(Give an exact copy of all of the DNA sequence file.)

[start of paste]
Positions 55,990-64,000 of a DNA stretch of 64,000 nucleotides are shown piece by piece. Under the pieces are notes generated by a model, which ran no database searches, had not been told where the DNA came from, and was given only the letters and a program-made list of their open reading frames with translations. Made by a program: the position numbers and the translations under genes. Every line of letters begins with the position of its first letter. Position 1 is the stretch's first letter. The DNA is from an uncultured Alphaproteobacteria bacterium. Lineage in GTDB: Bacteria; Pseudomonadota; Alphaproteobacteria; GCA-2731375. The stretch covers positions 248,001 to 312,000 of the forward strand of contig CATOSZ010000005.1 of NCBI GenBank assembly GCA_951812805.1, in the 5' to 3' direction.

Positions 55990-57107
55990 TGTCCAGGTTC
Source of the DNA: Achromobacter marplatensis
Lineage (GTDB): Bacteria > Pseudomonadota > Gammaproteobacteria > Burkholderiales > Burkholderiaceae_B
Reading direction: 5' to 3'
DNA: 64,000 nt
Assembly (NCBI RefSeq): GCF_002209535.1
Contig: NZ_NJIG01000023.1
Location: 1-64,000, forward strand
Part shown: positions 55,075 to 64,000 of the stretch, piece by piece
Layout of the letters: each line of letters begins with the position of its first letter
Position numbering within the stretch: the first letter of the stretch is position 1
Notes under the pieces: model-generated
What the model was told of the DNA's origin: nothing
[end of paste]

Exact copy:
Positions 55,990-64,000 of a DNA stretch of 64,000 nucleotides are shown piece by piece. Under the pieces are notes generated by a model, which ran no database searches, had not been told where the DNA came from, and was given only the letters and a program-made list of their open reading frames with translations. Made by a program: the position numbers and the translations under genes. Every line of letters begins with the position of its first letter. Position 1 is the stretch's first letter. The DNA is from an uncultured Alphaproteobacteria bacterium. Lineage in GTDB: Bacteria; Pseudomonadota; Alphaproteobacteria; GCA-2731375. The stretch covers positions 248,001 to 312,000 of the forward strand of contig CATOSZ010000005.1 of NCBI GenBank assembly GCA_951812805.1, in the 5' to 3' direction.

Positions 55990-57107
55990 TGTCCAGGTTC
Source of the DNA: Achromobacter marplatensis
Lineage (GTDB): Bacteria > Pseudomonadota > Gammaproteobacteria > Burkholderiales > Burkholderiaceae_B
Reading direction: 5' to 3'
DNA: 64,000 nt
Assembly (NCBI RefSeq): GCF_002209535.1
Contig: NZ_NJIG01000023.1
Location: 1-64,000, forward strand
Part shown: positions 55,075 to 64,000 of the stretch, piece by piece
Layout of the letters: each line of letters begins with the position of its first letter
Position numbering within the stretch: the first letter of the stretch is position 1
Notes under the pieces: model-generated
What the model was told of the DNA's origin: nothing